A Fort Worth police officer has been indicted and arrested on a manslaughter charge for an on-duty accident that killed a retired Baptist minister.
A Tarrant County grand jury only recently heard the evidence against Officer Christopher Bolling for the accident in August 2012.
Police said Bolling was responding without lights and sirens to a report of a drunk driver when he collided with Joe Addington, 77, on Azle Avenue in Fort Worth.
Addington was critically injured in the wreck and the medical examiner said he died 12 weeks later due to the injuries.
Friday morning, Bolling turned himself in, was booked and bonded out. The indictment cited 'excessive speed' as the reason for the crash, and he was going 86 miles per hour before he crashed, according to those close to the investigation.
Anyone involved in the case agrees it was a tragic accident, but what is being disputed now by the officer's attorney and the police union is whether or not it was criminal.
"I believe the grand jury got it right,” said Addington’s son, Randy. “I think he should be held accountable.”
Randy believes his father’s death could have been avoided if Bolling wasn’t going twice the speed limit.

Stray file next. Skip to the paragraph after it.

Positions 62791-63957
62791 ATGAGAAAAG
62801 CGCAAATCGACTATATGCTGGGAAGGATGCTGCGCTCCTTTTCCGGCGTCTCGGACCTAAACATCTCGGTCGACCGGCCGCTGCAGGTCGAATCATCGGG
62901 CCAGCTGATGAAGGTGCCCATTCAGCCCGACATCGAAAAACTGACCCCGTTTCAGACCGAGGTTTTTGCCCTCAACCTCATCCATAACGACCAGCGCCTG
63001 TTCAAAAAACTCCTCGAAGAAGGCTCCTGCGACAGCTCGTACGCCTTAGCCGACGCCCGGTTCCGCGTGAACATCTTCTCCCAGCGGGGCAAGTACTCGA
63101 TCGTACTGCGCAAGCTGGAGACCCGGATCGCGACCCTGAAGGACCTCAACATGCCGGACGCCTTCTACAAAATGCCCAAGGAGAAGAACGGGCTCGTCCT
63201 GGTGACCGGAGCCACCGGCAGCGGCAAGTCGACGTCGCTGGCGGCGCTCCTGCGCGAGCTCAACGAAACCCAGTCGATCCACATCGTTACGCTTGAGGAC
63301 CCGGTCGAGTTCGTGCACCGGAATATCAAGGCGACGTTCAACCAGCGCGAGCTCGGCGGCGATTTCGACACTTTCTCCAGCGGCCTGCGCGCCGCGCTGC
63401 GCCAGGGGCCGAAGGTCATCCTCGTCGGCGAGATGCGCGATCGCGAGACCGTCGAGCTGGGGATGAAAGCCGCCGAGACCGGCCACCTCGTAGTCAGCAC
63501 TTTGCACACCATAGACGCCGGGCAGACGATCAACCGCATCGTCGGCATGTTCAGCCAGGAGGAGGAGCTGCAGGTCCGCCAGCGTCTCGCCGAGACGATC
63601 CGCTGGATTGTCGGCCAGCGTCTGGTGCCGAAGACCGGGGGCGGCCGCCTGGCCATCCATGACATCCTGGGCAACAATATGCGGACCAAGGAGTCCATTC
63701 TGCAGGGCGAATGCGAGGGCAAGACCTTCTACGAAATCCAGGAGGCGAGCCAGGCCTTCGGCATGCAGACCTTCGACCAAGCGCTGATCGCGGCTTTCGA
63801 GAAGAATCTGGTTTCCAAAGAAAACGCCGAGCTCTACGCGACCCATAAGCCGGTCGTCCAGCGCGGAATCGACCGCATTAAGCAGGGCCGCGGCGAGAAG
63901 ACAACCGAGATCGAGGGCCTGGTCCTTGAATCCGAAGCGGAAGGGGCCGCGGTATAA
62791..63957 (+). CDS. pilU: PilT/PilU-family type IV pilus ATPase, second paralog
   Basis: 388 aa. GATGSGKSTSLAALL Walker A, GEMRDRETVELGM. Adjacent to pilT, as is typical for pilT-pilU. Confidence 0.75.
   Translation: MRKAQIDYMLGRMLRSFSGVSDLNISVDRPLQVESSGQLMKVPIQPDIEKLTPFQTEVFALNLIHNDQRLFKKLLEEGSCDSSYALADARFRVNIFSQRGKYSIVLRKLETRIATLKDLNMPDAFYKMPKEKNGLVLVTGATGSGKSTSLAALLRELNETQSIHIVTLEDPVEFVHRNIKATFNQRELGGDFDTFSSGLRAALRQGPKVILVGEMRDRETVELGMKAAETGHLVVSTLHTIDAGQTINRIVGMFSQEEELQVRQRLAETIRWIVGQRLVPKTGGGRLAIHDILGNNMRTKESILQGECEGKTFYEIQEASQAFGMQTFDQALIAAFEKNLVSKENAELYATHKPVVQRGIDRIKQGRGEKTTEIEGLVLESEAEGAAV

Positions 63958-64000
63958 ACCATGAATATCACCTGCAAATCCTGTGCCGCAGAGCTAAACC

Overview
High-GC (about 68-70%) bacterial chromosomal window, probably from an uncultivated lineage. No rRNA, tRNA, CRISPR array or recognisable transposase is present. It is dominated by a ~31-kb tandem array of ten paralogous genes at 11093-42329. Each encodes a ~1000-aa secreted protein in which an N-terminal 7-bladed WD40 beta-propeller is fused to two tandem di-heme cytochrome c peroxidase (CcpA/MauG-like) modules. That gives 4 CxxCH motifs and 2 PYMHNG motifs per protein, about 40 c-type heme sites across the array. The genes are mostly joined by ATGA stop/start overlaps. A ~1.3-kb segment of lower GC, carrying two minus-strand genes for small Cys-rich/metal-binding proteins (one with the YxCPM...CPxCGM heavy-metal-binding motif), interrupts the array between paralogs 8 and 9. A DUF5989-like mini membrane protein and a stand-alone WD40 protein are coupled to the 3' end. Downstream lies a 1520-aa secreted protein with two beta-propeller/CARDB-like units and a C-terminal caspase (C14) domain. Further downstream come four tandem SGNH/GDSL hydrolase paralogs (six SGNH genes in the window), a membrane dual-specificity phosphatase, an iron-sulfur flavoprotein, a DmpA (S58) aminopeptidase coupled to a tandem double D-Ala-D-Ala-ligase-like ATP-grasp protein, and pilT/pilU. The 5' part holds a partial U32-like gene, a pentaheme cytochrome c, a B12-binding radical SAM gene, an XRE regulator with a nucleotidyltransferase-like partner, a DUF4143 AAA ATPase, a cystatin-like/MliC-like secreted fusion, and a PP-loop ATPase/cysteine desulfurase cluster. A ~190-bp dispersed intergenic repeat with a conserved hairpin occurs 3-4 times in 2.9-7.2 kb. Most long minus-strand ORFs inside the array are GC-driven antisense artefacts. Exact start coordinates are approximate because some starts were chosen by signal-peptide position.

"Had he not been traveling at that high rate of speed, my dad wouldn't have been hit and he'd probably be alive today,” said Randy.
But Bolling's attorney, Jim Lane, says 86 miles per hour was not the impact speed; rather, the officer hit the brakes and skidded to a speed of 47 miles per hour when the cars hit.
"And he used what speed he thought was necessary to find that car and get it stopped before it caused a collision and possibly killed a number of people,” said Lane.
Lane says the officer used discretion with his speed, and did it because he thought there was a DWI suspect who was going to hurt someone.
He also says four prior investigations into the crash found the officer was not at fault.
The President of the Fort Worth Police Officers Association, Rick Van Houten, says the group is standing by the officer and hopes Chief Halstead does, too.
"If the chief terminates this officer, that will send a very strong message to the other officers that when they use discretion, they won't be supported,” said Van Houten.
The Fort Worth Police Department issued a statement Friday saying after the indictment, Bolling was placed on restrictive duty, meaning his gun and badge were taken away.
Early next week, Chief Halstead will review the case and decide whether or not Bolling will be fired.
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